Best Practices in Youth Sports Volunteer Mgmt. - Organization is Key
Dec 19, 2022 12:00 AM

This is the first of five blog posts on best practices in youth sports volunteer management. In this post, we’ll be focusing on organization.

 

Outline the Volunteer Program, detail roles and expectations

 

The best-run youth sports volunteer programs start with organization - that is, on the part of the organization’s executive team (‘Exec team’ for short). In companies, employees want to work for companies that are well organized. Employees want to see the bigger picture, what their company wants to accomplish. Most importantly, employees need to see how their role will help achieve in the company’s success. This is similar to what parent volunteers want from their youth sports organization’s volunteer program. That said, parent volunteers do not need to see a “strategic plan” organization’s growth. What parent volunteers want and need to see is some semblance of a plan for the volunteer roles and how those fit into the running of your event, or tournament or volunteer program as a whole.

A good place to start is to create a very simple ‘org. chart’ of the volunteer areas as well as the positions and explanations of the role, including how each role contributes to the overall success of the volunteer areas. It is not enough to say “Parent volunteers help to make our organization run”, most parents do not know the extent of what that means. Clearly spell it out for parents, say ’it is only with parent volunteers that we are able to hold this tournament or ‘it is only through parent volunteers’ contribution of time that kids are able to experience tournament play’. That is at a high level. Just as importantly, it is beneficial to be more specific about volunteer positions.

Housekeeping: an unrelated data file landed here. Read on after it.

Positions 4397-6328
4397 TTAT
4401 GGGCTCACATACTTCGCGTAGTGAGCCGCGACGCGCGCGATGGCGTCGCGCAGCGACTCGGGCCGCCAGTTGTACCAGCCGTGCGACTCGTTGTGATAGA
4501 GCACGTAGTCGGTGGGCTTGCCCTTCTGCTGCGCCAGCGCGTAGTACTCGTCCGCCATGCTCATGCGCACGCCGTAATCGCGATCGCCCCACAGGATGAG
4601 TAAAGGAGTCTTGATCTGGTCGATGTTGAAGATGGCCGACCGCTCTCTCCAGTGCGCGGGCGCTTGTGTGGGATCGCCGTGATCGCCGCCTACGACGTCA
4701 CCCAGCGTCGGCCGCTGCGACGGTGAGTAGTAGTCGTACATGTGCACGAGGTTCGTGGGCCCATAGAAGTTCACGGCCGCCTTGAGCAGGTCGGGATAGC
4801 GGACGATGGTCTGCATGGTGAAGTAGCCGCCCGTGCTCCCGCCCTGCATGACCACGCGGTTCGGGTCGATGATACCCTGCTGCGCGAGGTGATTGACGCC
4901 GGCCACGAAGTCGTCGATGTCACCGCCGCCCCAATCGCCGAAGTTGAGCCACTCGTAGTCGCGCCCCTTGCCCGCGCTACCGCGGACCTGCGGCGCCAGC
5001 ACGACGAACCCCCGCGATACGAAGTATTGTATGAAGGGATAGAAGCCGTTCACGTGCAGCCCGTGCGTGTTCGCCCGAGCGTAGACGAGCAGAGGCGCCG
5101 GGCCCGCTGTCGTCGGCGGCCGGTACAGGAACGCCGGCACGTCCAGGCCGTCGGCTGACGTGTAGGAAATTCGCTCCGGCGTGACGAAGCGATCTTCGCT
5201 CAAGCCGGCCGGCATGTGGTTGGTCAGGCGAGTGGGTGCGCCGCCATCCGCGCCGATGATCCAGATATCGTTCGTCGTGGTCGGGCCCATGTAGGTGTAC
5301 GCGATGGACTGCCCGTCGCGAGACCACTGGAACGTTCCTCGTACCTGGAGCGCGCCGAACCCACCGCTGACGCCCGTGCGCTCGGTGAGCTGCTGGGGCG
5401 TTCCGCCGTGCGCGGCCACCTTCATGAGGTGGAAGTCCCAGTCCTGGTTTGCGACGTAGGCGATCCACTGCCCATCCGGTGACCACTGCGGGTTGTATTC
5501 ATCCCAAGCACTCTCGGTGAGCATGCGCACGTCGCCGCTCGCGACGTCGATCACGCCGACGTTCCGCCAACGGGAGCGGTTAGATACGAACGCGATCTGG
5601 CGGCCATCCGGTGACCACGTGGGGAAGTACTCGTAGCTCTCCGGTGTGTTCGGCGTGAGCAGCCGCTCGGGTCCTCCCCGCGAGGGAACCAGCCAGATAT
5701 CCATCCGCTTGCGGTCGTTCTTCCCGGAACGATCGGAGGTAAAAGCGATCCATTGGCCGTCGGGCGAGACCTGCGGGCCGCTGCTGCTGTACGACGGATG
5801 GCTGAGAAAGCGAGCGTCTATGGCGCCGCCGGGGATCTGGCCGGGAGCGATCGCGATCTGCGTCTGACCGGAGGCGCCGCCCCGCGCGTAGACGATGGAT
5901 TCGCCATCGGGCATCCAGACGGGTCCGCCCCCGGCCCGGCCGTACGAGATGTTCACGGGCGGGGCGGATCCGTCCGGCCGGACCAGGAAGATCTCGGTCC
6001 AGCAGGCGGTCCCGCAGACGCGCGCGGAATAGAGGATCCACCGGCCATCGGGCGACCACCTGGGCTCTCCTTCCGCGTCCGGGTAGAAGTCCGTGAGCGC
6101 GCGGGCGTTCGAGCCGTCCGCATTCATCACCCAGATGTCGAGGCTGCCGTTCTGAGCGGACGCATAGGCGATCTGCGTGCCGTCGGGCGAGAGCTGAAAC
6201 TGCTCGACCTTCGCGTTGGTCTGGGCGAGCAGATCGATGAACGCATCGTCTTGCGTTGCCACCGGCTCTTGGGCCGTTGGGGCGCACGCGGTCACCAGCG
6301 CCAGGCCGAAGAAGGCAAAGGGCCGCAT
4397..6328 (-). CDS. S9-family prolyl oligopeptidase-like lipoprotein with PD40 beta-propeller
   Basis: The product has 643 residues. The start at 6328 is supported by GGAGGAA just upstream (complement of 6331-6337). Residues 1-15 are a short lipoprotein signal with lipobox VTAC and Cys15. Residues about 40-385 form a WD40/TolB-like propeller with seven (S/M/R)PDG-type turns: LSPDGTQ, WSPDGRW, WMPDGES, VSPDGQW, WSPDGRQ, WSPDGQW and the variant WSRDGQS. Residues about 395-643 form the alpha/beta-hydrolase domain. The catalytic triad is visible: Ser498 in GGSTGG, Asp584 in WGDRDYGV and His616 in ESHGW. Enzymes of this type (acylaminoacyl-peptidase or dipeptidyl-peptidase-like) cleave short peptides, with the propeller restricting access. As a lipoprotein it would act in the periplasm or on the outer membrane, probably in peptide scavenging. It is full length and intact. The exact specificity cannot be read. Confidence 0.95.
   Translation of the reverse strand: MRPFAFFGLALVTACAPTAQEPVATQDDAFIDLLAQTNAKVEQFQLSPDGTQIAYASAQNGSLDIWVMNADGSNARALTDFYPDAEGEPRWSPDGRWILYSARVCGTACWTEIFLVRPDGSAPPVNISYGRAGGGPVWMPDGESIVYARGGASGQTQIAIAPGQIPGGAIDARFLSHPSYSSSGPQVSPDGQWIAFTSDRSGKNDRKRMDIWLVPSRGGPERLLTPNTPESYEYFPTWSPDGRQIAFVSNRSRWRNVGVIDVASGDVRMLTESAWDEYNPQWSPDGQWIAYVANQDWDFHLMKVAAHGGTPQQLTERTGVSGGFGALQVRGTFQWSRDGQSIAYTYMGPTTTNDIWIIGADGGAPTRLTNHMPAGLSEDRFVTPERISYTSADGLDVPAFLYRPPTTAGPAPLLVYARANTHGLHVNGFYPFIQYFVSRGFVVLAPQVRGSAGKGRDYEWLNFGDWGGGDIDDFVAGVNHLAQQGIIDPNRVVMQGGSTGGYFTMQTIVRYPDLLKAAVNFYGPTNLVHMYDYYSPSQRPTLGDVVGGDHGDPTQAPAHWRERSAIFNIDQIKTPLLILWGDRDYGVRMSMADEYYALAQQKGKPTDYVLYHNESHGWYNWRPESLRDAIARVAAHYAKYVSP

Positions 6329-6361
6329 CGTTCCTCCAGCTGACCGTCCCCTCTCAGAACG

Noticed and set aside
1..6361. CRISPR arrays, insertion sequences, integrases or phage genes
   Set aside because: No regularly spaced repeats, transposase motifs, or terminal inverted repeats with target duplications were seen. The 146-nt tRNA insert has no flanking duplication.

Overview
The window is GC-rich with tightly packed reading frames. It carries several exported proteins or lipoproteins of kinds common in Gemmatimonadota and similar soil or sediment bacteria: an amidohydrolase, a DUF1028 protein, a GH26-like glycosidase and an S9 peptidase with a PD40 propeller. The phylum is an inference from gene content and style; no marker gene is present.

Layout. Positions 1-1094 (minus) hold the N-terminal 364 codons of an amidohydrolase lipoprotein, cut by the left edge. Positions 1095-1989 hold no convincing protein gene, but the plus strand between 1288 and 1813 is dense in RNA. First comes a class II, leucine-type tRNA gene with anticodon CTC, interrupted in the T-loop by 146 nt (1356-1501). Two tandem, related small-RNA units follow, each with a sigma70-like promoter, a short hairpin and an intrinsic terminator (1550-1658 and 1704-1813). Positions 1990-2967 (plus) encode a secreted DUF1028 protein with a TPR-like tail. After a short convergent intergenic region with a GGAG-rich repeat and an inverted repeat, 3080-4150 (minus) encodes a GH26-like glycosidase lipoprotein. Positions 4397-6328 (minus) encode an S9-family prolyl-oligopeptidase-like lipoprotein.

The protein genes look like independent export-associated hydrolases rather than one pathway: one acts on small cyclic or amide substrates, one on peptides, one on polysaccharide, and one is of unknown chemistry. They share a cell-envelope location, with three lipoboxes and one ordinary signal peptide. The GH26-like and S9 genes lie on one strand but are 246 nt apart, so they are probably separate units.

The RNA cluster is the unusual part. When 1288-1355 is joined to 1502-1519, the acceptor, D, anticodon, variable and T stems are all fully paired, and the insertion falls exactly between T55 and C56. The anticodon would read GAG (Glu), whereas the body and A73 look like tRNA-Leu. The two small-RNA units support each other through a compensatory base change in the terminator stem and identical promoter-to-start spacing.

If a volunteer position is not filled, state the negative impact to your program. For example, ‘we need a parent from < x team > to be the coach, otherwise, the team may not be able to play’.

Next, it is highly beneficial to provide parent volunteers with the specifics or details of volunteer positions. Take the time to clearly outline the details of what the volunteer position entails - parent volunteers need and want to know what they are supposed to do and what is expected of them. It is worthwhile to re-emphasize the positive impact of the volunteer position, on the event or activity, and most importantly, on the kids and their experience. After all, that is the very reason parents involve their kids in youth sports.

In summary, here’s the takeaway…

  1. Create a volunteer program events chart, that is, of the volunteer areas.
  2. Outline the specific volunteer roles in the volunteer areas.
  3. Write out detailed volunteer position task descriptions and expectations. Include the positive impact the role on the event or activity and what happens if the role is not filled.

 

In our next blog post, we'll be covering identifying and removing barriers to participating in the Volunteer program, so please come back to learn more.

Happy Volunteering!







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